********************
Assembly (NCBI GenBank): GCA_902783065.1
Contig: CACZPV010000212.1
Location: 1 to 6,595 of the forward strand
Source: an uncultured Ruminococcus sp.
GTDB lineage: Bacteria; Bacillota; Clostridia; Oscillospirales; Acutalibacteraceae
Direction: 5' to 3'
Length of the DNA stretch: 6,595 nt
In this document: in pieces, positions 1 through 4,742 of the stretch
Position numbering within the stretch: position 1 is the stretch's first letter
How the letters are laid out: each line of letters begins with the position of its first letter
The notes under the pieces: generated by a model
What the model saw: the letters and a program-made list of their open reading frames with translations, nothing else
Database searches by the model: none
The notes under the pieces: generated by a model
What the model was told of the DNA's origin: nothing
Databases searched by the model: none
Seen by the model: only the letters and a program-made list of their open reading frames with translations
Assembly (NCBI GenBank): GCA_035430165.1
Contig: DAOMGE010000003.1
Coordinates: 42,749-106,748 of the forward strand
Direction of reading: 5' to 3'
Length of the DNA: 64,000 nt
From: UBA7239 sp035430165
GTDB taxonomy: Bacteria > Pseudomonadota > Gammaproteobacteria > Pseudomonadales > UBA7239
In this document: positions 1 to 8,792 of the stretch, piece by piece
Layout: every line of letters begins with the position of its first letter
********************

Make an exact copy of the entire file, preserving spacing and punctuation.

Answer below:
Assembly (NCBI GenBank): GCA_902783065.1
Contig: CACZPV010000212.1
Location: 1 to 6,595 of the forward strand
Source: an uncultured Ruminococcus sp.
GTDB lineage: Bacteria; Bacillota; Clostridia; Oscillospirales; Acutalibacteraceae
Direction: 5' to 3'
Length of the DNA stretch: 6,595 nt
In this document: in pieces, positions 1 through 4,742 of the stretch
Position numbering within the stretch: position 1 is the stretch's first letter
How the letters are laid out: each line of letters begins with the position of its first letter
The notes under the pieces: generated by a model
What the model saw: the letters and a program-made list of their open reading frames with translations, nothing else
Database searches by the model: none
The notes under the pieces: generated by a model
What the model was told of the DNA's origin: nothing
Databases searched by the model: none
Seen by the model: only the letters and a program-made list of their open reading frames with translations
Assembly (NCBI GenBank): GCA_035430165.1
Contig: DAOMGE010000003.1
Coordinates: 42,749-106,748 of the forward strand
Direction of reading: 5' to 3'
Length of the DNA: 64,000 nt
From: UBA7239 sp035430165
GTDB taxonomy: Bacteria > Pseudomonadota > Gammaproteobacteria > Pseudomonadales > UBA7239
In this document: positions 1 to 8,792 of the stretch, piece by piece
Layout: every line of letters begins with the position of its first letter